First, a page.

An easement is a legal arrangement that gives a third party limited access to land or property. If you are in the process of buying the home and learn about an easement, it is crucial to understand how the arrangement may impact your use of the home.
New York state law recognizes several different types of easements appurtenant, which apply to land use.
Defining easements appurtenant
For an easement of this kind to be legally valid in New York, it must
- Identify the benefactor allowing the easement (servient estate) and the benefiting party (dominant estate)
- Have a signature from the person granting land rights
An easement appurtenant may give the public the right to pass through private land. Other common types of land easements include those allowing beach access; access to public utilities; sidewalk and driveway easements; easements that protect public view or light; and easements for recreation, common use or historic preservation.
Understanding types of easements
When purchasing a property in New York, you may encounter several legal arrangements governing an easement on the home:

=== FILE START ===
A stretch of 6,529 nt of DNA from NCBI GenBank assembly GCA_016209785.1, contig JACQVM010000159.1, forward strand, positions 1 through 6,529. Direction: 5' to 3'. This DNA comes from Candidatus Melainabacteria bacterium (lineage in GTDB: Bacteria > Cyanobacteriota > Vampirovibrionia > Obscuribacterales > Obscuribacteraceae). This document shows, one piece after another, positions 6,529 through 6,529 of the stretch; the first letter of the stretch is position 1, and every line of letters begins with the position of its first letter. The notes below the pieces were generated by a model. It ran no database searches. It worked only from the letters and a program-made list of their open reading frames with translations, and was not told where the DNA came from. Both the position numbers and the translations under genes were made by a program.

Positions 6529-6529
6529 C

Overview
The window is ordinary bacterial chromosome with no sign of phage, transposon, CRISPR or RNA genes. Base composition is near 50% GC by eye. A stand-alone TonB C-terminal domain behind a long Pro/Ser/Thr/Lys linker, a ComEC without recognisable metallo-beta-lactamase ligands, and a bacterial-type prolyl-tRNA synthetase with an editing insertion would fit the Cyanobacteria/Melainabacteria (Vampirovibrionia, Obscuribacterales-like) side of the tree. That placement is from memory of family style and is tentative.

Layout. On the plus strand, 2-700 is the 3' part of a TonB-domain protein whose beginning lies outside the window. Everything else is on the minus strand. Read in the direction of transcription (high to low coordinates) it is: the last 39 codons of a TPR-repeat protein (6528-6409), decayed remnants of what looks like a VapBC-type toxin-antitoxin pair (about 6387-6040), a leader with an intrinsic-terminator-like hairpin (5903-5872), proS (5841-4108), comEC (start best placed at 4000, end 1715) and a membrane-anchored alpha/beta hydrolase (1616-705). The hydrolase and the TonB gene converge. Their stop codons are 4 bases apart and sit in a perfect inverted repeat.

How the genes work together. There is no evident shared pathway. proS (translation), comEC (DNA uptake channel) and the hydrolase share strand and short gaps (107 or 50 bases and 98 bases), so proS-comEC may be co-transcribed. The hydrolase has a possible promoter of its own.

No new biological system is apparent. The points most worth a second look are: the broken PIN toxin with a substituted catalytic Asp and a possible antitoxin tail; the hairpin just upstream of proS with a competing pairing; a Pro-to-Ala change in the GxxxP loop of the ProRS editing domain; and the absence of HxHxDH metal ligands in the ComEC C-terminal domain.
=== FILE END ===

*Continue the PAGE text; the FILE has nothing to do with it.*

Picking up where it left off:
- An easement by prescription arises when the landowner has already been openly and adversely using the land for at least 10 years
- An easement by necessity occurs when another party gained the easement because of severance of unity of title
- An easement by implication from preexisting use exists only when separation of title followed unity of title after a long easement period resulted in clear benefit
- An express easement must appear in writing in a deed or contract and will fall under court review
You may want to seek legal review before you purchase a home with an easement. Doing so will provide more information about whether the easement will stand up to a legal challenge. It can also help you understand your obligations and responsibilities if you do purchase the land. For example, you may be prohibited from construction that limits easement access.